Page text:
“When I saw your mom, I cried an ocean of tears.” This is what Pepe told my children over skype earlier today.
Tonight I am still shaking. My stomach still has the nervous feeling that comes when something so overwhelming has happened. My adrenaline went off the charts today and I can honestly say this week was like a roller coaster. I had my lowest low on this trip, and my highest high, within 24 hours. It’s only fitting that I can say that not only did my emotions ride a roller coaster, but so did my body. It went upside down. Yes, I rode an upside down roller coaster in Ecuador and lived to tell the story.
So… yesterday and the day before were difficult days. We had a medical issue of one of our travelers, but God is SO good, and the traveler is now healthy and was well enough today to see their sponsored child. AMEN! We are all going home tomorrow, which was my prayer request! Thank you for praying!
Then came today. Today was the fun day with the sponsored children. This is where my story really begins. Actually, the story begins in 1994 when we picked out a child packet of a little boy six years of age. His name was Jose’, but his loved ones called him Pepe.
Steve had just started working for Compassion International, and his very first trip was to Ecuador. On that trip, he met Pepe and his mom, our newly sponsored child at that time. That trip changed my husband’s life and he came home and wanted to change the entire way we lived (he was thinking of moving into the garage for awhile because he felt unworthy of our house, I think sackcloth was in that conversation too). I was pregnant with my first baby, and we had some good discussions (hard) on how things needed to change. Why? Because he saw poverty for the first time, and he met a little boy who found his way deep into Stephen’s heart who we had sponsored hoping to release him from poverty. I remember Stephen calling me from Ecuador telling me everything about the day he met Pepe, and how they went on paddle boats and ate at Pizza Hut.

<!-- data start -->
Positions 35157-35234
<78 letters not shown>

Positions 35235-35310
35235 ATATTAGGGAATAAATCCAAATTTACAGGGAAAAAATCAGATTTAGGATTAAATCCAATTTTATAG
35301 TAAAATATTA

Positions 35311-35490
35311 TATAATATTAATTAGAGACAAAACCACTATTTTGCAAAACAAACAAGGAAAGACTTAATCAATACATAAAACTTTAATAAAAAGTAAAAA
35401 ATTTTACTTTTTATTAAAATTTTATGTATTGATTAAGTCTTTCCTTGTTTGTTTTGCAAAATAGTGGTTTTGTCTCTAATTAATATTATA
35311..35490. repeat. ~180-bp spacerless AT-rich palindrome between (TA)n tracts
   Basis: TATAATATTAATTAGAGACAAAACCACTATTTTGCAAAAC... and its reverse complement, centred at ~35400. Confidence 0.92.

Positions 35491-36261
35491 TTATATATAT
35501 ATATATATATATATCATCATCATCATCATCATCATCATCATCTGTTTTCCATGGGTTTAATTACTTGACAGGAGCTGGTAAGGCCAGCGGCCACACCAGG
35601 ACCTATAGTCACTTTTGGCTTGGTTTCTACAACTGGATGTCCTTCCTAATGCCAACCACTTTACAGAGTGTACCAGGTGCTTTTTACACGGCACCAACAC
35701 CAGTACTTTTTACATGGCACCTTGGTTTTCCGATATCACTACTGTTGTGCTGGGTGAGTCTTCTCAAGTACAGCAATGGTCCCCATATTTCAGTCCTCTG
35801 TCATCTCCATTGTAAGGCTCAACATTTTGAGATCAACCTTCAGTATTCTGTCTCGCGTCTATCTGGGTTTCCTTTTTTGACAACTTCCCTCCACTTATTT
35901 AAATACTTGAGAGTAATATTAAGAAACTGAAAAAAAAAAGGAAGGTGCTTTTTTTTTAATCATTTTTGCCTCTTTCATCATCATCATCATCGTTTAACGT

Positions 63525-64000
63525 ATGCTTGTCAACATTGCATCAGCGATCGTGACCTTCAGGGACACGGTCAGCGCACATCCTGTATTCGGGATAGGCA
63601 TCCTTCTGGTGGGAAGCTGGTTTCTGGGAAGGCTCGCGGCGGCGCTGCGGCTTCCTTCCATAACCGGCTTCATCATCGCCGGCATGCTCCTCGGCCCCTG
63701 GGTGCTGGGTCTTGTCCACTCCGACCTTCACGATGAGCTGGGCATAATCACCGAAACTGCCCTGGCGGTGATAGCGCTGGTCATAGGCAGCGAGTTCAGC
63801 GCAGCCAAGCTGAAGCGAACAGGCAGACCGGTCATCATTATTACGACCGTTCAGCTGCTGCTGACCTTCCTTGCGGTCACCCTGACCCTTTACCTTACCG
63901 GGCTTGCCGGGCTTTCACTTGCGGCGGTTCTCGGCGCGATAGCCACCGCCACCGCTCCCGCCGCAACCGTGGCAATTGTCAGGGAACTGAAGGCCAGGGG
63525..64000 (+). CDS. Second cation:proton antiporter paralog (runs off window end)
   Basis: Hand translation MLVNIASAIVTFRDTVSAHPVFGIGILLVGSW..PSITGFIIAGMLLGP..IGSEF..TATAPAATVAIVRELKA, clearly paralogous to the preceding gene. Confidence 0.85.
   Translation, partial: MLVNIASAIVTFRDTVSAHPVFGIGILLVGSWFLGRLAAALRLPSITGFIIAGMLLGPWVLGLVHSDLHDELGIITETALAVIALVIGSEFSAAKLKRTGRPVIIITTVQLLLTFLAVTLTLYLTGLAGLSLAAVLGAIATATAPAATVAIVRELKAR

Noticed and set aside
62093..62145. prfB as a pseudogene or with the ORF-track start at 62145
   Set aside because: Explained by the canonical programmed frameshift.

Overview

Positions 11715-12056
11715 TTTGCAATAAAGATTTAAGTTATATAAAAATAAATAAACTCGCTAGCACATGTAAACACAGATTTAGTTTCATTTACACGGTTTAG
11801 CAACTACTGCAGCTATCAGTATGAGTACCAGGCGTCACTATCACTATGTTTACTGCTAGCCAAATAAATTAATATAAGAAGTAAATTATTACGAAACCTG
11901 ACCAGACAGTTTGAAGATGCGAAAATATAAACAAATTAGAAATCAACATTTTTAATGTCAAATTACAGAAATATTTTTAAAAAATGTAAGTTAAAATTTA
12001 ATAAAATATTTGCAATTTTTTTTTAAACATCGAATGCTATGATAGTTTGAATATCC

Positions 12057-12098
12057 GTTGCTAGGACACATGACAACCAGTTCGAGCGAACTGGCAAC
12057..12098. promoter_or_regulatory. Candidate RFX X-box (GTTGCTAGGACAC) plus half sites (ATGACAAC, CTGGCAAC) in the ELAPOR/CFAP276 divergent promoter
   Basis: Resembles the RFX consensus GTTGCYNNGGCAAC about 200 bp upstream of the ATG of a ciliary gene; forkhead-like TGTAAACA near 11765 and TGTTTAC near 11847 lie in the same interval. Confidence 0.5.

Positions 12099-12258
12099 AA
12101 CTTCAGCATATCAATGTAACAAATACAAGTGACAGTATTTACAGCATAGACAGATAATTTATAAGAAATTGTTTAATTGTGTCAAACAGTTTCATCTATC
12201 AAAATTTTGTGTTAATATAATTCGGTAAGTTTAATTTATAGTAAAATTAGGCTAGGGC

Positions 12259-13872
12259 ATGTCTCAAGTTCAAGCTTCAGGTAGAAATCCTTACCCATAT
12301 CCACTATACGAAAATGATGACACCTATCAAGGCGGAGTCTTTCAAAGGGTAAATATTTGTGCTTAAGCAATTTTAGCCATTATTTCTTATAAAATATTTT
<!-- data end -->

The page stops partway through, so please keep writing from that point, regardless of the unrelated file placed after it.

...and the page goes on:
For 12 years we sponsored Pepe writing him letters, sharing pictures of our family. He watched my babies grow up, we watched Pepe grow up.
Many years past. His letters became more detailed, and instead of sharing pictures he had drawn, Pepe began to share his heart. He was a strong christian, and always told us how he was praying and how much he loved us.
Finally, when Pepe was about 17, Steve had the opportunity to come back to Ecuador. However, the day before the trip, we had a family emergency and Steve couldn’t come. Pepe showed up anyway expecting to see Steve. Friends told us of his disappointment, which broke our hearts! What was worse was Pepe had brought every letter and every picture we ever sent, but his backpack was robbed on the bus and he lost everything. He lost every memory of us.
Steve then made a great effort to come back to Ecuador before Pepe would graduate from the program. Right before Pepe was to graduate, Steve and Pepe were able to see each other one last time. It was a heavy day. Steve loved this fatherless boy deeply. Friends will testify that the goodbye was full of weeping. Pepe laid his head in Stephens lap and cried with the reality they may never see each other again. Steve gave Pepe a knife that his father had given him before he died and told Pepe to keep it forever. They said goodbye.
So…I never had the chance to meet Pepe; the boy that changed our lives. I wrote most of the letters, but Steve did the visits. The last letter was difficult to write and I remember crying with Steve as we said our final goodbye. Back a few years ago, once a child departed the program, there would be no more contact. Now, Compassion leaves it up to the sponsor if they want to exchange communication after a child departs the program, since technology has improved with Facebook and stuff. So we said goodbye and wondered if we would every hear about Pepe again on this side of Heaven.